Yemen loyalists take Hodeida's main hospital: officials

Yemen loyalists take Hodeida's main hospital: officials
Officials said pro-government forces took over the May 22 hospital on Friday evening.

3 min read
10 November, 2018

Pro-government forces fighting Houthi rebels in Yemen have taken the main hospital in the strategic Red Sea port city of Hodeida, government military officials said on Saturday. 

The May 22 Hospital lies in the east of the rebel-held city, a key aid conduit that is the target of a renewed offensive by the Saudi and Emirati-backed government of President Abedrabbo Mansour Hadi.

On Thursday, loyalist forces backed by Saudi airstrikes entered the city for the first time, pushing towards the port and using bulldozers to remove concrete road blocks installed by the rebels.

Officials said pro-government forces took over the hospital on Friday evening.

Amnesty International had accused the Houthis on Thursday of "deliberate militarisation" of the facility after they stationed fighters on its roof.

A medical source told AFP on Wednesday that the rebels had forced staff out of the hospital and set up sniper positions.

Nearly 80 percent of Yemen's commercial imports and practically all UN-supervised humanitarian aid pass through Hodeida's port.

The Houthis have controlled Hodeida since 2014 when they overran the capital Sanaa and swept though much of the rest of the country, triggering an intervention by the Saudi-led coalition the following year and a devastating war of attrition.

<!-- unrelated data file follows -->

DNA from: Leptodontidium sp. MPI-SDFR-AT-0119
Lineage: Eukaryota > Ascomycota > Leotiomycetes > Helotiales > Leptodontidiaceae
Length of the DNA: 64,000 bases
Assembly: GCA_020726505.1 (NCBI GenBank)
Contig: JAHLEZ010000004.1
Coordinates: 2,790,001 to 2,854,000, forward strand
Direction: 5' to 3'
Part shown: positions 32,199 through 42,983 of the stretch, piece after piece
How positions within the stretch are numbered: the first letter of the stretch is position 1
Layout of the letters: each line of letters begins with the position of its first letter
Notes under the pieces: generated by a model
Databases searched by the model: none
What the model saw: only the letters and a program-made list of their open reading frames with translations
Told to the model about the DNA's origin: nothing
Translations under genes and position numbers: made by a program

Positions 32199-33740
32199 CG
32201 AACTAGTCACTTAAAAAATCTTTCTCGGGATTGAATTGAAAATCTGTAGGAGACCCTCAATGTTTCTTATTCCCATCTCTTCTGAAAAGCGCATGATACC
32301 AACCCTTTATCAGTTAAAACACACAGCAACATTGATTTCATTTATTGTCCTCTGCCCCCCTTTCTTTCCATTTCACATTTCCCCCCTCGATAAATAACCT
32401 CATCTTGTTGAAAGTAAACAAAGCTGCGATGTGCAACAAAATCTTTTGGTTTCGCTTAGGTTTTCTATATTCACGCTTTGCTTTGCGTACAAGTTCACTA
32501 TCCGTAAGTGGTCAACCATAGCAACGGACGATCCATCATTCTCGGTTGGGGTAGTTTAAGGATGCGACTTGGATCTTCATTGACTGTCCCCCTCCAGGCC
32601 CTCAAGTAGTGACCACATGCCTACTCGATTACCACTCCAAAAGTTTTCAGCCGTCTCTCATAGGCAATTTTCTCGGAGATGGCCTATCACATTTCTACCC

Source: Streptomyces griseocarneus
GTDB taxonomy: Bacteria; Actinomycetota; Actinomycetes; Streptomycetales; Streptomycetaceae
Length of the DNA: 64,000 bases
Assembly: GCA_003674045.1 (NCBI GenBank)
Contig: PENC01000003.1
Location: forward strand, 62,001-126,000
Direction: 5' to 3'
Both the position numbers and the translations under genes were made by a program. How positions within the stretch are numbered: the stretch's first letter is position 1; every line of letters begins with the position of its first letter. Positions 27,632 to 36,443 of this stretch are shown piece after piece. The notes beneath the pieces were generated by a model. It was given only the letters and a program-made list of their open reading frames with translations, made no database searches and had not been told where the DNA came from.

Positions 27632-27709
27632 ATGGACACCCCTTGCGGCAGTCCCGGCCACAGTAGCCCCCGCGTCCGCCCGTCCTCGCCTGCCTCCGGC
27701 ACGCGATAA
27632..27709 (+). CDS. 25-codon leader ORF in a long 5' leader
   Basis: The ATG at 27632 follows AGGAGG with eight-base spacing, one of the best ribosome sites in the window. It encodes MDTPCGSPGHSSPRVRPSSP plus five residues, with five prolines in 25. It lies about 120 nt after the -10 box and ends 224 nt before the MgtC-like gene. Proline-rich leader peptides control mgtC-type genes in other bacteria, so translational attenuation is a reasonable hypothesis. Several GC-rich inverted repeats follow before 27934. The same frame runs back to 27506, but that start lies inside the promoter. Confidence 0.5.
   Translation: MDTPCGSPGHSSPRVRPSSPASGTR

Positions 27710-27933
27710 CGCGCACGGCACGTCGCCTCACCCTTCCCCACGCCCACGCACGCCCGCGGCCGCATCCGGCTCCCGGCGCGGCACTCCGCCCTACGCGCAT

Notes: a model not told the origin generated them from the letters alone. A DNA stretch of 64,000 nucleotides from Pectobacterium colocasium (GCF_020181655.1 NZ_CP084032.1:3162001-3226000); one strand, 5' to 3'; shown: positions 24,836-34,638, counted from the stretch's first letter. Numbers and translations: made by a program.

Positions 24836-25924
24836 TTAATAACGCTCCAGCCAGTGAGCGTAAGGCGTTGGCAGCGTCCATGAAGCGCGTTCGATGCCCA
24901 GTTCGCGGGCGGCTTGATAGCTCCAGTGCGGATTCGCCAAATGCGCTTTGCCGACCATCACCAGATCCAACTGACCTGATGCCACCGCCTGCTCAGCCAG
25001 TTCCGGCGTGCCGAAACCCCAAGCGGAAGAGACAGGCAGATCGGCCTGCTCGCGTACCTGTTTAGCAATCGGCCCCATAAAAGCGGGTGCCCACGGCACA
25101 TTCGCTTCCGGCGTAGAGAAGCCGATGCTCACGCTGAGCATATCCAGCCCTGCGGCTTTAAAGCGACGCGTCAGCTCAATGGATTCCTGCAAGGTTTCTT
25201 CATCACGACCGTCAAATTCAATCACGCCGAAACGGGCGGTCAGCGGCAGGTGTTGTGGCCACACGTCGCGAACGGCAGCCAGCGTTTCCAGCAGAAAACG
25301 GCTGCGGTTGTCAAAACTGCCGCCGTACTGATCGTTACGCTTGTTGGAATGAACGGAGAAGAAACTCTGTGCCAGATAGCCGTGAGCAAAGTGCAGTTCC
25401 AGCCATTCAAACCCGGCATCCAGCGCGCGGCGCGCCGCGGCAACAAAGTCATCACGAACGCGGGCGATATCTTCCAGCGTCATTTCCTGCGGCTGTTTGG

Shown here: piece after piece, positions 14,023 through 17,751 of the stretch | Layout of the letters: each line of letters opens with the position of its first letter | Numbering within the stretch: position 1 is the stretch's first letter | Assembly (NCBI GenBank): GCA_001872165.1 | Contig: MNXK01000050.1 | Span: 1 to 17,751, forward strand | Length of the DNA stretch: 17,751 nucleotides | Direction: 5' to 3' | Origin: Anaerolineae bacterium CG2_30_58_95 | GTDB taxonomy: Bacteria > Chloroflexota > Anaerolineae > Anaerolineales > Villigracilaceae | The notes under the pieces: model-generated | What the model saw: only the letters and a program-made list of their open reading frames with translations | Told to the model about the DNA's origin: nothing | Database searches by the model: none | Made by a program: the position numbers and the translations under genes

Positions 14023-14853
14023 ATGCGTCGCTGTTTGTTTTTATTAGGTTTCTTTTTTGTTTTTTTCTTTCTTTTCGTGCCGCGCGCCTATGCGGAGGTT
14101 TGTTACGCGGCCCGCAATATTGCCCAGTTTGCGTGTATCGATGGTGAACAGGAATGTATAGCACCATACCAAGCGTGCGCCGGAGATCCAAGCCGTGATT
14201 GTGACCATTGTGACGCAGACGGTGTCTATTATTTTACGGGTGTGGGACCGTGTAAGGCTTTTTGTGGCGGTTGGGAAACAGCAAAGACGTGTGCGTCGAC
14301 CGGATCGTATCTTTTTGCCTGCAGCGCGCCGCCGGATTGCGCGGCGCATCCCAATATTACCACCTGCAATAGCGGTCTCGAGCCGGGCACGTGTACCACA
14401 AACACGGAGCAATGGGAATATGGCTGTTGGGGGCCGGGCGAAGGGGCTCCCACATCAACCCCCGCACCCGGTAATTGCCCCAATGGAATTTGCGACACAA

The rebels have since been driven out of virtually all of the south and much of the Red Sea coast.

On Friday, Yemen's government announced the launch of the "vast offensive" on the key port city of Hodeida, an assault that threatens to plunge the country into famine.

The consequences of fighting halting to humanitarian aid could be disastrous for Yemen, with tens thousands at risk of dying from starvation.

The United Nations High Commissioner for Refugees (UNHCR) said on Friday that half a million Yemenis had fled fighting in Hodeida, but thousands more remain trapped in the city.

UN agencies say some 14 million people are at risk of famine in Yemen, which they have described as the world's worst humanitarian crisis.

The World Food Programme (WFP) said Thursday it will nearly double food aid to Yemen to reach 14 million people a month - almost half the population - "to avert mass starvation"..

Aid is already being supplied to between 7 and 8 million people every day, the group said on Thursday, "but the situation has now got so dire that WFP is preparing to scale up", spokesman Herve Verhoosel said in Geneva.

"Indications are that even greater efforts will be needed to avert mass starvation," Verhoosel added.

"Unless it does, this will become a country of living ghosts, its people reduced to sacks of bones."

More than 10,000 Yemenis have been killed in the conflict since 2015, according to the World Health Organisation, although human rights groups say the real death toll may be five times higher.

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